Libya's crucial oil exports from its production heartland ground to a halt Monday in a financial showdown between the country's rival political administrations.
The crisis has slashed production, previously estimated at one million barrels per day, by 850,000 bpd, said the National Oil Corporation run by the Tripoli-based Government of National Accord (GNA).
The NOC said all exports have been suspended from the oil crescent in northeast Libya after operations were frozen at the terminals of Al-Hariga and Zweitina.
Exports from the region's two other ports, Ras Lanuf and Al-Sidra — seized from a rival militia by military strongman Khalifa Haftar's self-styled Libyan National Army (LNA) — were already suspended on June 14.
The NOC declared force majeure on crude oil loadings at the ports, a status that frees parties to a contract from their obligations due to circumstances beyond their control.
The suspension amounts to a $67.4 million a day loss in Libya's heavily oil-dependent public revenues, according to the NOC.
Libya has been wracked by chaos since the 2011 Nato-backed uprising that toppled and killed long-time dictator Muammar Gaddafi, with two rival authorities vying for control.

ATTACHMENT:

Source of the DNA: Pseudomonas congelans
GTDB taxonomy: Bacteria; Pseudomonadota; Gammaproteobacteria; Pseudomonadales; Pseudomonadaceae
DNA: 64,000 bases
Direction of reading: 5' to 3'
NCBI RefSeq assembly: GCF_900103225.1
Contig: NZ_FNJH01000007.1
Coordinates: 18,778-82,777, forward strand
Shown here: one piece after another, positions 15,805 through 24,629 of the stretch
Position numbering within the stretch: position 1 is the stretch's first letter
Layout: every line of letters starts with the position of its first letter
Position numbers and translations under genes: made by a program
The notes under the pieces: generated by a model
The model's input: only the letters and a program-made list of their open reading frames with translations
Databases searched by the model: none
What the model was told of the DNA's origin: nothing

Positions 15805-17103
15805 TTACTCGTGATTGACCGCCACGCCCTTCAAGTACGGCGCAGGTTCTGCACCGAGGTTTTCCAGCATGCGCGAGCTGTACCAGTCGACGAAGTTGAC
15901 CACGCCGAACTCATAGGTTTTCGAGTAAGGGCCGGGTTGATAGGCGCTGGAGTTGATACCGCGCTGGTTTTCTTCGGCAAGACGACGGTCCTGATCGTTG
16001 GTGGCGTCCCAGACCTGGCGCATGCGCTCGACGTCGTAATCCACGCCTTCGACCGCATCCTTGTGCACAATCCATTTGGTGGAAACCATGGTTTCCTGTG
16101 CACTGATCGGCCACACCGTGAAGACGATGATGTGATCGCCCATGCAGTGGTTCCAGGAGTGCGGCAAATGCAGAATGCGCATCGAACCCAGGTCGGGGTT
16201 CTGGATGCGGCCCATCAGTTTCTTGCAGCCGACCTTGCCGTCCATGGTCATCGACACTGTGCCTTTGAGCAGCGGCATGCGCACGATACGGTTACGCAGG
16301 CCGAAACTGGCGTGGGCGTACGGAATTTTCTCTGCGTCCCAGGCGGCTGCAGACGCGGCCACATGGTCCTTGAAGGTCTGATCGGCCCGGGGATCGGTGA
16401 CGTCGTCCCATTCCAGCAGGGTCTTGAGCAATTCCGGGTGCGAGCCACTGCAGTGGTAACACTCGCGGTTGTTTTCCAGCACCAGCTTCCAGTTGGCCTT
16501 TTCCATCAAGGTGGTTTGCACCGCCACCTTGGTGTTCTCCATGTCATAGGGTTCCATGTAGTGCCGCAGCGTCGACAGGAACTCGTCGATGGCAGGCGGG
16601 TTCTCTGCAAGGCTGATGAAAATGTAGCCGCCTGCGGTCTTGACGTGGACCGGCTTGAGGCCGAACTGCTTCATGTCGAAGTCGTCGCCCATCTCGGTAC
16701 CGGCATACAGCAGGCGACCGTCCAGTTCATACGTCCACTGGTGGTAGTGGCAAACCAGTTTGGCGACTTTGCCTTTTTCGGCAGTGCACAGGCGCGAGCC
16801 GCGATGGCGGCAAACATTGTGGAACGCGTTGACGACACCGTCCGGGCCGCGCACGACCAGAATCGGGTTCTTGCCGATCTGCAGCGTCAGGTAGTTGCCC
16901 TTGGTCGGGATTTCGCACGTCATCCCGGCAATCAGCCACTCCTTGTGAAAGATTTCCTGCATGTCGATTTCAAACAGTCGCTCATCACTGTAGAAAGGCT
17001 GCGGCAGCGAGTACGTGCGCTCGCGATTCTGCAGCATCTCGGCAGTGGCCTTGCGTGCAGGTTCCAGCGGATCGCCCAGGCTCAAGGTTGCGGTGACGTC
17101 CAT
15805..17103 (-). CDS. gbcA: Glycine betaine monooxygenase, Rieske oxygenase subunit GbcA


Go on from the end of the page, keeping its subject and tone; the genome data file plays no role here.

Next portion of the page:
The LNA recaptured the terminals in June after they were seized by armed groups led by militia leader Ibrahim Jadhran, who had controlled them from 2011 to 2016.
Haftar's forces said they would hand the installations and their revenues to an eastern administration that rivals the UN-backed GNA in the capital.
It warned that "no tanker will be allowed to dock" in the ports without permission from a Benghazi-based rival NOC.
But the GNA last week urged the United Nations to block any "illegal" oil exports, and the NOC in Tripoli said Monday it was the "only recognised Libyan entity" responsible for oil production and exports.